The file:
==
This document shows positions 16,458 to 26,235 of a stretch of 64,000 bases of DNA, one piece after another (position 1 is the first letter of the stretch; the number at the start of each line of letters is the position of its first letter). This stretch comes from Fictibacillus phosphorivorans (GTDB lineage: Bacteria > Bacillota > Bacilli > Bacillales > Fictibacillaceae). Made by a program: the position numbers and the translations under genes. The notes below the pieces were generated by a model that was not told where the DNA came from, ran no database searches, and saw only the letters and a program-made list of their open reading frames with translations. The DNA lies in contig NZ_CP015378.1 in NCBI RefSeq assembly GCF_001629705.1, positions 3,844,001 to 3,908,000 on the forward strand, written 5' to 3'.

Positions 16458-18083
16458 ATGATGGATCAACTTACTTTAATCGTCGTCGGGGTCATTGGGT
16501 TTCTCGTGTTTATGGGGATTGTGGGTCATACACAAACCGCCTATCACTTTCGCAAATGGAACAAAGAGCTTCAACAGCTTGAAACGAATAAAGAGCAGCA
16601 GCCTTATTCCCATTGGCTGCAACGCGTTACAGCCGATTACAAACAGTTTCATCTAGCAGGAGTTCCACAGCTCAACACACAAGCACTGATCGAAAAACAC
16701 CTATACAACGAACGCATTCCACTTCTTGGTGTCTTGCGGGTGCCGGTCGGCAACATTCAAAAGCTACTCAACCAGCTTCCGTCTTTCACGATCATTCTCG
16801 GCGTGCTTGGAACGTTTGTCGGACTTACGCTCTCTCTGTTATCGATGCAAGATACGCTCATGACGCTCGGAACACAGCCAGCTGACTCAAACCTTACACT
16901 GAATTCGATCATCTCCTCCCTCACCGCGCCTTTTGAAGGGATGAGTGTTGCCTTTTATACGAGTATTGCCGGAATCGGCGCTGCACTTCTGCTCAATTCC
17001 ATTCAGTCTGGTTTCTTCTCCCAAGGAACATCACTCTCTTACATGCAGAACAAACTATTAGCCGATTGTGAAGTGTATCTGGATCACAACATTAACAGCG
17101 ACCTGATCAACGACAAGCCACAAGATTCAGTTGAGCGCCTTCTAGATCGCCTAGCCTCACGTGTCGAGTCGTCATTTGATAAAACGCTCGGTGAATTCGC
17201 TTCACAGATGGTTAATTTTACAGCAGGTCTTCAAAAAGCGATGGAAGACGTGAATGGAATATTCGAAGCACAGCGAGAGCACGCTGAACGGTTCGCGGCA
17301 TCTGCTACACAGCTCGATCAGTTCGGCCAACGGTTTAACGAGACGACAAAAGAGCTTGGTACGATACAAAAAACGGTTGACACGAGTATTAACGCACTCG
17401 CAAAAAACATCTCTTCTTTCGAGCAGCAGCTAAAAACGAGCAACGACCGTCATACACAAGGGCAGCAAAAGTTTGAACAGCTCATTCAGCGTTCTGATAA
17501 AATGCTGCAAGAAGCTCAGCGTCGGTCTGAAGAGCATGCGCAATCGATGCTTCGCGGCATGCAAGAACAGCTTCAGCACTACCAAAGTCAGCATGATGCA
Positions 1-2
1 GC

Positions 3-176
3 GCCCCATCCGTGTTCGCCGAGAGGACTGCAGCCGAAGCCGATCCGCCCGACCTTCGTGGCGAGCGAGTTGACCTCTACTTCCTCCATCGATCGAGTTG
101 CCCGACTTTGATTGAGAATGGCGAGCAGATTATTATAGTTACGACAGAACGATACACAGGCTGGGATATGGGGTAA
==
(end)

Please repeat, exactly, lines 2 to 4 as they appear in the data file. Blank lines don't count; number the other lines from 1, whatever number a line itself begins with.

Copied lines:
Positions 16458-18083
16458 ATGATGGATCAACTTACTTTAATCGTCGTCGGGGTCATTGGGT
16501 TTCTCGTGTTTATGGGGATTGTGGGTCATACACAAACCGCCTATCACTTTCGCAAATGGAACAAAGAGCTTCAACAGCTTGAAACGAATAAAGAGCAGCA